investing asset allocation 60 40
The classic 60% stocks 40% bonds asset allocation (in red) vs stocks alone (S&P500, in blue). Source: google Finance

A good place to start is Meb Faber’s excellent little book Global Asset Allocations. It’s a short and relatively simple read. Meb looks at the historical returns of a handful of highly popular diversified asset allocations over the last decades. The surprising conclusion is that there is not much of a difference between the different allocations on a long enough investment horizon. Much more important is keeping a lid on fees and taxes. This can be done without taking on extra risk.

Long story short, go for a simple asset allocation and forget about it. Usually it will be a broad mix of stocks and bonds, often also commodities and real estate. And remember, changing every few months between the best strategies still has the potential to ruin you. For a practical example, check out this blog post on building a DIY portfolio.

Reduce Fees With Low-Cost ETFs
And Mutual Funds

There ain’t no such thing as a free lunch”. Except when it comes to fees.  Advisors charge on average around 1% annually, some funds slap another 1 to 4% on top. And then there are transaction fees, redemption fees, and the list goes on. This can easily cost you more than half of your returns. On top of that you still have to pay taxes.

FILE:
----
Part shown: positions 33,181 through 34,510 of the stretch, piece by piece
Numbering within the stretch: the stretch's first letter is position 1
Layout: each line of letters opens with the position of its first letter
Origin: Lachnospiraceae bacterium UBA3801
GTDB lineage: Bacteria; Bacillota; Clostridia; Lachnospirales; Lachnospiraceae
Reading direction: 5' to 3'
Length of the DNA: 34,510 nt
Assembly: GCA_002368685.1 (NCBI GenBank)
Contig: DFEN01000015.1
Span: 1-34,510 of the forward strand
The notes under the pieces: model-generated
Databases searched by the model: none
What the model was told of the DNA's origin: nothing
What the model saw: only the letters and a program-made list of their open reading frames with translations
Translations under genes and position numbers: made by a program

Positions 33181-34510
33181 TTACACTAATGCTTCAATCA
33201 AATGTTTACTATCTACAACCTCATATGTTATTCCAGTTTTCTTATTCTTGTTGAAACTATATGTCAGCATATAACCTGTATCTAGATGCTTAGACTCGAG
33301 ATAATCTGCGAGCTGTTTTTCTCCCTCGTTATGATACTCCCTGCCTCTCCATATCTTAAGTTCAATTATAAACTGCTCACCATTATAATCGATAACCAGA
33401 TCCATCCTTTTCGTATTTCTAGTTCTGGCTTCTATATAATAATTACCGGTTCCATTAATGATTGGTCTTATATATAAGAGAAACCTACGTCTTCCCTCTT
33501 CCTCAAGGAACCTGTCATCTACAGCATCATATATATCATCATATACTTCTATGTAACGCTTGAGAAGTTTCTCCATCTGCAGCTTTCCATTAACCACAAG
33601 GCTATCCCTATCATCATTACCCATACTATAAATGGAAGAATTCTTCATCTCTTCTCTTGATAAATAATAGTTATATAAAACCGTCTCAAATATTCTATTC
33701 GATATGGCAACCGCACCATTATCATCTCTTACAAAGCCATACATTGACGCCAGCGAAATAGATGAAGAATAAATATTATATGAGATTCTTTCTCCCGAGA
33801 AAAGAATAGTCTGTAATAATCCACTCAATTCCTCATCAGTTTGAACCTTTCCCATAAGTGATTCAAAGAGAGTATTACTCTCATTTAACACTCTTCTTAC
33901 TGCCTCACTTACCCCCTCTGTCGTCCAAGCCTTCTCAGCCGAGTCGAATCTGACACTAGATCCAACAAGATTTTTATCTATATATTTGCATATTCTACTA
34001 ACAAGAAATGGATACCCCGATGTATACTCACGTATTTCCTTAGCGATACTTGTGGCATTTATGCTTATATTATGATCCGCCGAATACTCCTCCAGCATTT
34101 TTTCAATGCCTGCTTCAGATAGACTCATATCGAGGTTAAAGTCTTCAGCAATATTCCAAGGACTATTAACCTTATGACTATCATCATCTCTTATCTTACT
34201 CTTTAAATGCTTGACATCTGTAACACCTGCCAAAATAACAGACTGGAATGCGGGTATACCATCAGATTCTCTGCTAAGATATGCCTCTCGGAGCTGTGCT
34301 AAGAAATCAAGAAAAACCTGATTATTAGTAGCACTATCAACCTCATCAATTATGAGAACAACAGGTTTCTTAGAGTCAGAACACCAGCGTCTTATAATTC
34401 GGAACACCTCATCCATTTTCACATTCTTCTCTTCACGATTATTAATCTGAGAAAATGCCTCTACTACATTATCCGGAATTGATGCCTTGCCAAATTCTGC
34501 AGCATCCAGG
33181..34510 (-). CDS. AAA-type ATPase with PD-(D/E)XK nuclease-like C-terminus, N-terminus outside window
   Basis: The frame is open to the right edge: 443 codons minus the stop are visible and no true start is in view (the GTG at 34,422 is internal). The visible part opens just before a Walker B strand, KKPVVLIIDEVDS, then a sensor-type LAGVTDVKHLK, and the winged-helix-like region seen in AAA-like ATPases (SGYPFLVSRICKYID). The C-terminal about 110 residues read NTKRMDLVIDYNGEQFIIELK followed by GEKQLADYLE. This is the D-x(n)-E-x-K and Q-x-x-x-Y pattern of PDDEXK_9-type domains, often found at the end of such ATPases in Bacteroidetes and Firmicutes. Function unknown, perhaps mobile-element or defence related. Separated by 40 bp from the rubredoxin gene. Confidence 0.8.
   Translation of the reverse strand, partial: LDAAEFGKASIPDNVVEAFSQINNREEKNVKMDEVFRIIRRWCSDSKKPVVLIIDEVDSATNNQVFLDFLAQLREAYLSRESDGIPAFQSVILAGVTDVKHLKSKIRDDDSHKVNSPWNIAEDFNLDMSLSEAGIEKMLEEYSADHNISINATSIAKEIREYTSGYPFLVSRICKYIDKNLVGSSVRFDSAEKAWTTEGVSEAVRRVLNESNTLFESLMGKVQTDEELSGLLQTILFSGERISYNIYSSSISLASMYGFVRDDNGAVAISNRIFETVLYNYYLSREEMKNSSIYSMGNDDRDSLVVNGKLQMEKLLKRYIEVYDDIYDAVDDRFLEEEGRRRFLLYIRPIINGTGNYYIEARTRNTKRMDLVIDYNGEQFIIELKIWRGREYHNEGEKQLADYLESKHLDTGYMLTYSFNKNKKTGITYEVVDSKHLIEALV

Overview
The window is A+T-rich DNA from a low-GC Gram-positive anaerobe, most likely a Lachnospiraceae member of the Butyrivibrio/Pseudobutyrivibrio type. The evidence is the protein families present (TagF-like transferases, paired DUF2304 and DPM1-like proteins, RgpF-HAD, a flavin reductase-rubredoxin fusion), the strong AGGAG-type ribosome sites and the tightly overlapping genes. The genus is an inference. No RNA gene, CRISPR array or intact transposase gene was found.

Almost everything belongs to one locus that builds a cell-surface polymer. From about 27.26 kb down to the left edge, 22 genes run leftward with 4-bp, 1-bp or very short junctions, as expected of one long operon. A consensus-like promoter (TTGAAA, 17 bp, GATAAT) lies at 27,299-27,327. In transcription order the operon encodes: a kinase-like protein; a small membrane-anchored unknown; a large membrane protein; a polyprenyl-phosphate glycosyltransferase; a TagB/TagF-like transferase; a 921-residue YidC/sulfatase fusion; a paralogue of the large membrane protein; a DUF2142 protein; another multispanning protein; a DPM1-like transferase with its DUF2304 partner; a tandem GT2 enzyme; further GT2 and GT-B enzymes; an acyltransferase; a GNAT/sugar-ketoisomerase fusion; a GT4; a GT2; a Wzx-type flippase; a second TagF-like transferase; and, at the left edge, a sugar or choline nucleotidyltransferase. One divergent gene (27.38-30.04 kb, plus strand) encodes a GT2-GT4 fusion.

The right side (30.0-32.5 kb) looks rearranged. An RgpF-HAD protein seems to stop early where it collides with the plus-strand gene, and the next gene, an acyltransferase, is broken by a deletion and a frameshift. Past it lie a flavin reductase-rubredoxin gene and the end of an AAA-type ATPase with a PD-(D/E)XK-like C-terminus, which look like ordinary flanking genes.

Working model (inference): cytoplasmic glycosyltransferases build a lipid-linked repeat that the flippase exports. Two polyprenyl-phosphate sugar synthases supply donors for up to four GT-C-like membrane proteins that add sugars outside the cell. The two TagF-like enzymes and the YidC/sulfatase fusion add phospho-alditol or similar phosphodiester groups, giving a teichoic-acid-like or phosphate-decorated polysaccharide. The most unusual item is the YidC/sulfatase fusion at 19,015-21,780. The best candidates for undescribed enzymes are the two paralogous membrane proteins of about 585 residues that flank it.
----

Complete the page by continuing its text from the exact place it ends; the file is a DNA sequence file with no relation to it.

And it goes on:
But things are changing fast. Many ETFs and mutual funds now charge less than 0.1%, with some as low as 0.05% or even free. Discount brokers such as Interactive Brokers provide cheap access to the markets. This means that a simple, low-cost passive DIY investing approach is possible.

You will have to learn how to buy and sell securities. But most brokers offer good supporting documentation and tutorials. So-called paper trading accounts, or if you prefer mock trading accounts, help you getting some hands-on experience. Armed with that knowledge you can reduce your fees to almost 0% annually. For more practical details have a look at this post on implementing a DIY portfolio.